“My… My…” Amy stammered. Her classmates? She realised she was trembling. Something unnatural was going on here, she was sure of it.
But her mother just chuckled, took her by the hand, and led her out the front door in her pink princess outfit for all to see. Amy tried to resist, to dig her heels into the floor, but it was as though her legs were acting on their own, following obediently after her Mummy.
“Well aren’t you a pretty little princess!” the woman called Miss Hayward cooed, but her eyes shone darkly in a way that made Amy quite sure she was fully aware of what had happened, and delighted in it. “We’re going to have so much fun tonight!”
Amy felt a trickle of pee escape her bladder and enter the bulky thing she was wearing around her waist. She could feel her warm urine soaking into it. A nappy, she thought. She was wearing a nappy. She stared in horror into the smiling face in front of her, and at that moment there was a sudden, powerful cramp in her belly. The last thing Amy saw before she screwed up her eyes was the witch woman’s smirking face staring into hers. Then she had squatted down, thrust her bottom out behind her, and started grunting loudly as an enormous, disgusting mess rushed into the back of her thickly padded pants, completely beyond her control.
“Nooo…” she sobbed as she loaded her diapers like an overgrown two-year-old, her mother and Miss Hayward smiling indulgently, and the other four adult toddlers looking down at her with dumb, vacant grins. This couldn’t be real! It couldn’t be!
“I’m sorry about this,” she heard her mother saying, and as the last of the yucky load dropped into the seat of her nappy, Amy looked up from her squatting position. “Do you mind if I go and change her before she heads out?”
“Oh, don’t worry about that,” Miss Hayward tittered, her eyes glinting maliciously as they took in the sight of Amy still squatting down in the driveway, the seat of her nappy sagging below the hem of her frilly pink dress. “I expect all our special little ones will have loads in their pants by the end of the night. Besides, I bet Amy’s no stranger to dirty diapers, is she?”
“Oh no,” her mother laughed. “I swear Amy spends half her life stomping about in poopy Pampers! Sometimes it feels like she waits until she’s in a clean nappy just so she can make a stinky in it straight away!”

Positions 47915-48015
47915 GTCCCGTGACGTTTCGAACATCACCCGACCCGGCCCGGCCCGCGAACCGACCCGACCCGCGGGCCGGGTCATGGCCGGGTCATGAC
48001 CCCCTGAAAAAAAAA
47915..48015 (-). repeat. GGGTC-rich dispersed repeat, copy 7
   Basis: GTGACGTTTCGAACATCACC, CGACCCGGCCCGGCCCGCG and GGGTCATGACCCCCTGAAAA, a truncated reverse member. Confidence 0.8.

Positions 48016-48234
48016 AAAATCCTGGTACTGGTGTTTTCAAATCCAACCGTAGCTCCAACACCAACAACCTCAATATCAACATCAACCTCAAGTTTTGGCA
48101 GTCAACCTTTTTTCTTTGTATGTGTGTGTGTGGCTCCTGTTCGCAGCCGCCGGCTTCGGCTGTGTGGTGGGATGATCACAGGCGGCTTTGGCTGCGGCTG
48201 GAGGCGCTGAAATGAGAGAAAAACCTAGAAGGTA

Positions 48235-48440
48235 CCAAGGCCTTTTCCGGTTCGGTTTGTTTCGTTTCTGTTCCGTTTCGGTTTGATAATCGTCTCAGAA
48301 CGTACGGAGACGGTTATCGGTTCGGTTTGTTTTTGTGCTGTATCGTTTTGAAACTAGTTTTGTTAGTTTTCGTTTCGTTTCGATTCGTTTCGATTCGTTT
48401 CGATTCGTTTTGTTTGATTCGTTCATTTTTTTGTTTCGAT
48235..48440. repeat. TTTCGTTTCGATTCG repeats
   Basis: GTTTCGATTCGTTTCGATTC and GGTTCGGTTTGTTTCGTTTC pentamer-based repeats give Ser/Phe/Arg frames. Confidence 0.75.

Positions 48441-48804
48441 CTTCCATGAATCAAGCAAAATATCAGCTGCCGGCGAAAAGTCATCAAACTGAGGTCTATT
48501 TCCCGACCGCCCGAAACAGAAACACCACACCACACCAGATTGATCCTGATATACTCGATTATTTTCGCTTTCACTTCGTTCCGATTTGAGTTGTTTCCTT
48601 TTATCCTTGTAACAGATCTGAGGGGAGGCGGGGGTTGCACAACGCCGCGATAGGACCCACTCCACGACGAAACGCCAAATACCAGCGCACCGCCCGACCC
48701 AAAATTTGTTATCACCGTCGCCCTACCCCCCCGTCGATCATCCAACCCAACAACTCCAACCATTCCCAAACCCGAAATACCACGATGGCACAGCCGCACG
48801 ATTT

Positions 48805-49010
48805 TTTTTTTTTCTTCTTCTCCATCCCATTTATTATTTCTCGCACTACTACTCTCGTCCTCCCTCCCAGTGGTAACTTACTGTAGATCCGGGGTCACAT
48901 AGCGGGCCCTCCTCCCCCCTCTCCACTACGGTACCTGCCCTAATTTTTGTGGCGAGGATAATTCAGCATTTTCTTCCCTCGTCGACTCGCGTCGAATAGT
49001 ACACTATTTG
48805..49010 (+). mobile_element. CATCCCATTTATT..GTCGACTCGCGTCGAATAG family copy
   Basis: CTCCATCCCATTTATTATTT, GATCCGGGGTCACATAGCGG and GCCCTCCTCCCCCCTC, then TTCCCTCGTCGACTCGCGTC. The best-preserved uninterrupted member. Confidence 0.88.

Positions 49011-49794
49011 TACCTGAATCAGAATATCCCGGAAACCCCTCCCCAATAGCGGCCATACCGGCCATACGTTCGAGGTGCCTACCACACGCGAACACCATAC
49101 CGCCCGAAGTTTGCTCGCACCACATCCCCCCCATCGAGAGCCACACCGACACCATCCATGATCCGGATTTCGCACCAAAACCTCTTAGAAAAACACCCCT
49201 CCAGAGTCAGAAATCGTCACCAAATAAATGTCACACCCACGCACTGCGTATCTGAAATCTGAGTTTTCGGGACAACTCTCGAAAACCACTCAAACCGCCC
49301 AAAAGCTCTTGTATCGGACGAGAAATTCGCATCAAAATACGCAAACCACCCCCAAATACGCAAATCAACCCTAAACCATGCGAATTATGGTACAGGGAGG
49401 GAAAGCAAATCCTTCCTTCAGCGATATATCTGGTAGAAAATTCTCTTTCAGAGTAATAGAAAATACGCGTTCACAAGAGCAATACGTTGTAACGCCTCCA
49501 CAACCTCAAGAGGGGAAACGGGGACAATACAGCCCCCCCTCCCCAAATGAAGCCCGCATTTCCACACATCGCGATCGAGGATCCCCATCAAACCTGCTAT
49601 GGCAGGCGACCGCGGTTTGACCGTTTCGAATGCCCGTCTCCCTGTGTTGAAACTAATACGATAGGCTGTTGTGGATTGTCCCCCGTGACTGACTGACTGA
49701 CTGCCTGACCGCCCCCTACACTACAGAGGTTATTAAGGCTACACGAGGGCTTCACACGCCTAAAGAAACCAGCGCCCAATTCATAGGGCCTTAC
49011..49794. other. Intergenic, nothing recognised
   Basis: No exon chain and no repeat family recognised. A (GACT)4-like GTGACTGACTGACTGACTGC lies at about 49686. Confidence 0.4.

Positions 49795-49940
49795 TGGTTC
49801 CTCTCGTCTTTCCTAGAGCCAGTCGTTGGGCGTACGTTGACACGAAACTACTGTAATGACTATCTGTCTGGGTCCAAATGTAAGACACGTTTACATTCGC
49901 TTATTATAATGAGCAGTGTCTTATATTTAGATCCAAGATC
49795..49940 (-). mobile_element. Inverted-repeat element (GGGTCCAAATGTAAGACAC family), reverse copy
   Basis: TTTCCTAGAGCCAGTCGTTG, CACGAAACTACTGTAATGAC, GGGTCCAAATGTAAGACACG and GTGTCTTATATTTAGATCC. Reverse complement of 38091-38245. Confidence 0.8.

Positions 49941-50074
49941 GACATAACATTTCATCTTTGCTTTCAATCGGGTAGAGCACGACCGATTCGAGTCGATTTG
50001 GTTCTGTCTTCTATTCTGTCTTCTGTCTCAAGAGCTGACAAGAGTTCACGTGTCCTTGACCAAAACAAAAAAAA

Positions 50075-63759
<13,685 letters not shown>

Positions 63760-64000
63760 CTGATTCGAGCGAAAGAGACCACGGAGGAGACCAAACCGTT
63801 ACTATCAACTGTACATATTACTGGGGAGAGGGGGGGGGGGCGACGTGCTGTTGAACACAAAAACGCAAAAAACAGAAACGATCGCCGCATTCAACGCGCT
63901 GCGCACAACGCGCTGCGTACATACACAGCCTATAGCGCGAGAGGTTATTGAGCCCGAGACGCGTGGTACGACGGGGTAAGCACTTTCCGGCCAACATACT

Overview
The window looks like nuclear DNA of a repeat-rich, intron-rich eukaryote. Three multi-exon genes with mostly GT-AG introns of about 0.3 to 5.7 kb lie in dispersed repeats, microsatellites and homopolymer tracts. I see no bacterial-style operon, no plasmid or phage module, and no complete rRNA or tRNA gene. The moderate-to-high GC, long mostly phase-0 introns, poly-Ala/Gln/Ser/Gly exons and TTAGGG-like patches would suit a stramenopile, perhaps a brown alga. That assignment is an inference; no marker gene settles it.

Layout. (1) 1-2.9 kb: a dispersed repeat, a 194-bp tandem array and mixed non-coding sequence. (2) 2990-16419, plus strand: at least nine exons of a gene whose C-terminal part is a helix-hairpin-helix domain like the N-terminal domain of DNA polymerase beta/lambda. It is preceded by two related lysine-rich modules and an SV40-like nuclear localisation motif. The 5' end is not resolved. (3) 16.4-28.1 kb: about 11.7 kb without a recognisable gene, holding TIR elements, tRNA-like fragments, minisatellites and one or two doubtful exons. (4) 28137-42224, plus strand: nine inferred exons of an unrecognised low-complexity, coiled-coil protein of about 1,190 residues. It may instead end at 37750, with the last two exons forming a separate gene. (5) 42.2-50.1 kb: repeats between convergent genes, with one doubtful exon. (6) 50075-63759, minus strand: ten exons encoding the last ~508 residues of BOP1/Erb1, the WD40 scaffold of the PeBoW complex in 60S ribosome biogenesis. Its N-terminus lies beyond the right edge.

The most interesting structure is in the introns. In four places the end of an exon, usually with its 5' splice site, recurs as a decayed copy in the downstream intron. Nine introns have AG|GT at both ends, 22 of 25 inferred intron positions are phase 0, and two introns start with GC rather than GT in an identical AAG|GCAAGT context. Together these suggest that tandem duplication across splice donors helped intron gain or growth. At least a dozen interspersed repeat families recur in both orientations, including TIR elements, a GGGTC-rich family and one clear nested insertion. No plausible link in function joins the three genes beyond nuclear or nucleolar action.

The two women laughed while Amy stared at them with her mouth slightly open, still in shock at what had happened, disgusted at the sensation of the pee and poop that she had just deposited in her own pants, and terrified at what she was hearing her mother say.
She tried to speak, but her words caught in her throat and all she managed was a faint gurgling. Her mother helped her to her feet and patted her on her diapered rump as she passed her daughter over to the witch – the woman who had suddenly become Amy’s new teacher at the local special needs school. It was only once the six of them were toddling (on in Miss Hayward’s case, walking) hand in hand down the street that Amy was able to find her voice.
“Are you a witch?” she asked fretfully, her voice now high-pitched and little-girlish.
The woman chuckled. “No, silly! This is just a costume. I’m not a real witch. But I do know a little bit about magic, about the spirits that roam the land on All Hallows’ Eve, and it was your misfortune to encounter one. It decided you needed to be taught a little lesson, and I have to say I agree. I think getting to spend your days as one of my special little girls is just what you deserve!”
Amy whimpered. “How… How long?” she asked.
The woman laughed, a sweet tinkling laugh that sent a thrill of horror through Amy’s body. She turned to the girl in the pink princess dress and said, a horrible grin spreading across her face, “Only the rest of your life!”
That was when Amy started to scream.
But a large pink pacifier quickly shut her up, and she spent the rest of the evening toddling from door to door with her new teacher and her new peers, her diaper drooping lower and lower between her legs as she continued to make potty in her pants, her bladder and bowel control wiped away forever. It was how she spent the next Halloween too, and the one after that, and the one after that. Poor little Amy was a never-grow-up case, one of Miss Hayward’s sweet, special little ones, and she’d have a lifetime to reflect on her rudeness.
If it had a mouth, the spirit of Halloween would have laughed as it darted away. There were more victims to find, more people to alter – those who would abuse the spirit of this day had to be punished, and there were so, so many to choose from.